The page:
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Wednesday, May 22, 2024

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Black voters in battleground states are a crucial voting bloc in 2024; Nikki Haley says she's voting for Trump in November; healthcare advocates suggest medical collaboration to treat fibroids; distinct vibes at IU Indianapolis pro-Palestinian protest.

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The House GOP moves to strike mention of Trump's criminal trial from the record, and his former rival Nikki Haley endorses him. Meanwhile, Ohio Republicans reject a legislative fix to ensure Biden's name appears on the November ballot.

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Smokey Bear thought only "you" could prevent forest fires, but mushrooms may also help, a Native American community in Oregon is achieving healthcare sovereignty, and Colorado farmers hope fast-maturing, drought-tolerant seeds will better handle climate change.

Annual farmworkers march supports WA tulip harvesters

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Friday, April 19, 2024   

An annual march for farmworkers' rights is being held Sunday in northwest Washington.

This year, marchers are focusing on the conditions for local tulip and daffodil workers.

Alfredo Juarez, organizer for the farmworkers rights organization Community to Community Development, said tulip and daffodil harvesters are raising concerns about pay, pesticide use near where they are working and the need for clean restrooms. He noted the march coincides with the Skagit Valley Tulip Festival.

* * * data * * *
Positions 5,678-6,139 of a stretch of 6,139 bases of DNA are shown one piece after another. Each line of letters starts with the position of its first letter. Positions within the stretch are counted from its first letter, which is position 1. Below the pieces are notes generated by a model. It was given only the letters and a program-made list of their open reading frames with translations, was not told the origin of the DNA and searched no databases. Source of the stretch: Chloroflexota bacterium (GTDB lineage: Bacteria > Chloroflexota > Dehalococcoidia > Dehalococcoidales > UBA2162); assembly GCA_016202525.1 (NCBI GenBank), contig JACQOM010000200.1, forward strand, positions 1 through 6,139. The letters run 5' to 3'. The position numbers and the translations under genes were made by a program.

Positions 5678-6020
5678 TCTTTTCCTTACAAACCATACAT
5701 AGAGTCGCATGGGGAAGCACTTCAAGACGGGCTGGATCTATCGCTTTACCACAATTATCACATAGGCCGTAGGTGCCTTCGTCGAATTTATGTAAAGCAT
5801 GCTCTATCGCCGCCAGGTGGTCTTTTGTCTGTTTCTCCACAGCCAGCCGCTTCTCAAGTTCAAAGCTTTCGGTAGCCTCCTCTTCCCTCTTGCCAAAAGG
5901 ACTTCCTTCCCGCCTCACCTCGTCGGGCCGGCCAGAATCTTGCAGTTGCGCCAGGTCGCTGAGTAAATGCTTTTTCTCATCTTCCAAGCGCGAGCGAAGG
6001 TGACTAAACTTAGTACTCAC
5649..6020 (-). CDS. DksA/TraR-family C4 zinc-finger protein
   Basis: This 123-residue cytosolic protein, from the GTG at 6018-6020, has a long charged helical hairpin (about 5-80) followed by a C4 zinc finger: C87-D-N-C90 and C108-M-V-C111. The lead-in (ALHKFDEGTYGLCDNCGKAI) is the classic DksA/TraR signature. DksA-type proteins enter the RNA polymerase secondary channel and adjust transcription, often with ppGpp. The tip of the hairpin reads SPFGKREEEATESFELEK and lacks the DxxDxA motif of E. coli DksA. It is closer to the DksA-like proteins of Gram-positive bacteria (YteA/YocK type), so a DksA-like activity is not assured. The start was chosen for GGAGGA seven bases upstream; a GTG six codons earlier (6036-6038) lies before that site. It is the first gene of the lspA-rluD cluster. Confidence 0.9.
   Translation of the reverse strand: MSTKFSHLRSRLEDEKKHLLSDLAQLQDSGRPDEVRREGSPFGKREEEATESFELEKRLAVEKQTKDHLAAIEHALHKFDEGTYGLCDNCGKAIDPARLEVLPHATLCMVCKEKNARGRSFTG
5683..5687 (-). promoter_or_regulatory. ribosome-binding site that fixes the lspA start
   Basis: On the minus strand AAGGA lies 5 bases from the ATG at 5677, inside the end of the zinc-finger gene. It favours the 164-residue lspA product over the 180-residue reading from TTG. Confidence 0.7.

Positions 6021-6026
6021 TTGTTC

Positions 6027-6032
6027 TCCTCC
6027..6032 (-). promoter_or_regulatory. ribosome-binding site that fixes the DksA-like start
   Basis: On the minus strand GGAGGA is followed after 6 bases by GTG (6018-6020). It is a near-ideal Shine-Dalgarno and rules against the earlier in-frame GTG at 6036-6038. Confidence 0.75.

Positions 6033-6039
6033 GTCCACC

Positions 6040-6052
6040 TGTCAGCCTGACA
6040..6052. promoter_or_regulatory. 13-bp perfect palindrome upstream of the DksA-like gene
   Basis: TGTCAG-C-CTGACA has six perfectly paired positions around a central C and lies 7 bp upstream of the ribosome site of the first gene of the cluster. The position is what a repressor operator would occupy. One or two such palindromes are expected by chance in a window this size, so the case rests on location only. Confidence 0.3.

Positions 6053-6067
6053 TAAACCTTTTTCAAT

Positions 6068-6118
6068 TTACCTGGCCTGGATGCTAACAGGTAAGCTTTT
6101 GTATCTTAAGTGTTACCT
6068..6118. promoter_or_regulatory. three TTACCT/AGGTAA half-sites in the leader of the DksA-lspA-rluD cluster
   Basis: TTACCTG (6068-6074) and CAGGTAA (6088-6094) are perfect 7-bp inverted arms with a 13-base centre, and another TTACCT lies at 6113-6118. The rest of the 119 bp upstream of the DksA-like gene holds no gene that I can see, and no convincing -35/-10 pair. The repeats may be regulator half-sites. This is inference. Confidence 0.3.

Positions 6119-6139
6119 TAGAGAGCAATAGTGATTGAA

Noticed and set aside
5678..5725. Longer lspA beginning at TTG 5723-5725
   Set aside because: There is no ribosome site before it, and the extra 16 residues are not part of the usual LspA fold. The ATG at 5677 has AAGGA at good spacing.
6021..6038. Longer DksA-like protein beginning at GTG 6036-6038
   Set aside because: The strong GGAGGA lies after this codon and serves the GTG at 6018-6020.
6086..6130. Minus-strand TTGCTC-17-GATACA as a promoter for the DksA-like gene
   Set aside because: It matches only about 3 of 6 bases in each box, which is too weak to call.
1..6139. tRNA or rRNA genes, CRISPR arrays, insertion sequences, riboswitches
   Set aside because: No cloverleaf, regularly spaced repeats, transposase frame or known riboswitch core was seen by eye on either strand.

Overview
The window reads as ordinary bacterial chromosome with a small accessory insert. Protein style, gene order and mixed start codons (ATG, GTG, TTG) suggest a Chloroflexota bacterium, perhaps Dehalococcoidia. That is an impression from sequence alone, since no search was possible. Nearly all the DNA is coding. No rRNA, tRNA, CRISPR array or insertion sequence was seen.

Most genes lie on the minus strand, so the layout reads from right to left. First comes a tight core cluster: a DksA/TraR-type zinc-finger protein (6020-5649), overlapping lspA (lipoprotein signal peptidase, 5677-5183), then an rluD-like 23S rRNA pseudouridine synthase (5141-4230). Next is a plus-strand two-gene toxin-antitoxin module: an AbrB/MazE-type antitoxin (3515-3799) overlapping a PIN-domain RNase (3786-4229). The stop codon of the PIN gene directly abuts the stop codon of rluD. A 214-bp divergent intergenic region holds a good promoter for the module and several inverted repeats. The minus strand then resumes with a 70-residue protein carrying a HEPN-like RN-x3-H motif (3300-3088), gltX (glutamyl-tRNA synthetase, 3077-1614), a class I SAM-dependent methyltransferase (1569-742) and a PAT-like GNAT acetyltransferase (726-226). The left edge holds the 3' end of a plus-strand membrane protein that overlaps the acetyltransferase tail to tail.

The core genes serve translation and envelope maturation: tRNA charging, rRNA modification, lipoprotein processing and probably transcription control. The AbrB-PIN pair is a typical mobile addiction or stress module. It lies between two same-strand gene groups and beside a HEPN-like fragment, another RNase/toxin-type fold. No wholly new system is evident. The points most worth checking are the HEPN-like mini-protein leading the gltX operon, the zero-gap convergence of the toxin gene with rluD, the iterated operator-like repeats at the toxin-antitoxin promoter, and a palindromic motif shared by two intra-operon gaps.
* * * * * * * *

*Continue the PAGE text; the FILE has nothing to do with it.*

"During the tourist season when you show up here, you see all the beautiful flowers and different colors, design," Juarez acknowledged. "But the work that goes into making all that happen is done by the workers and that's people that you don't really see. You just see the flowers."

The farmworkers' march, known as La Marcha Campesina, starts at 10 a.m. Sunday in Mount Vernon. The Skagit Valley Tulip Festival is the largest tulip festival in the country and draws a million visitors annually.

Juarez emphasized the workers want to see better conditions in the fields.

"We really like doing the job," Juarez pointed out. "It just gets very tough and it's hard for us sometimes when we do so much. So, everybody else enjoys it, but for us when we're doing the work, it's tough."

The march will follow a 7.5-mile loop. Juarez added the march typically takes place in May, but the date was changed this year to coincide with the Skagit Valley Tulip Festival.

Disclosure: Community to Community Development contributes to our fund for reporting on Human Rights/Racial Justice, Livable Wages/Working Families, Poverty Issues, and Sustainable Agriculture. If you would like to help support news in the public interest, click here.


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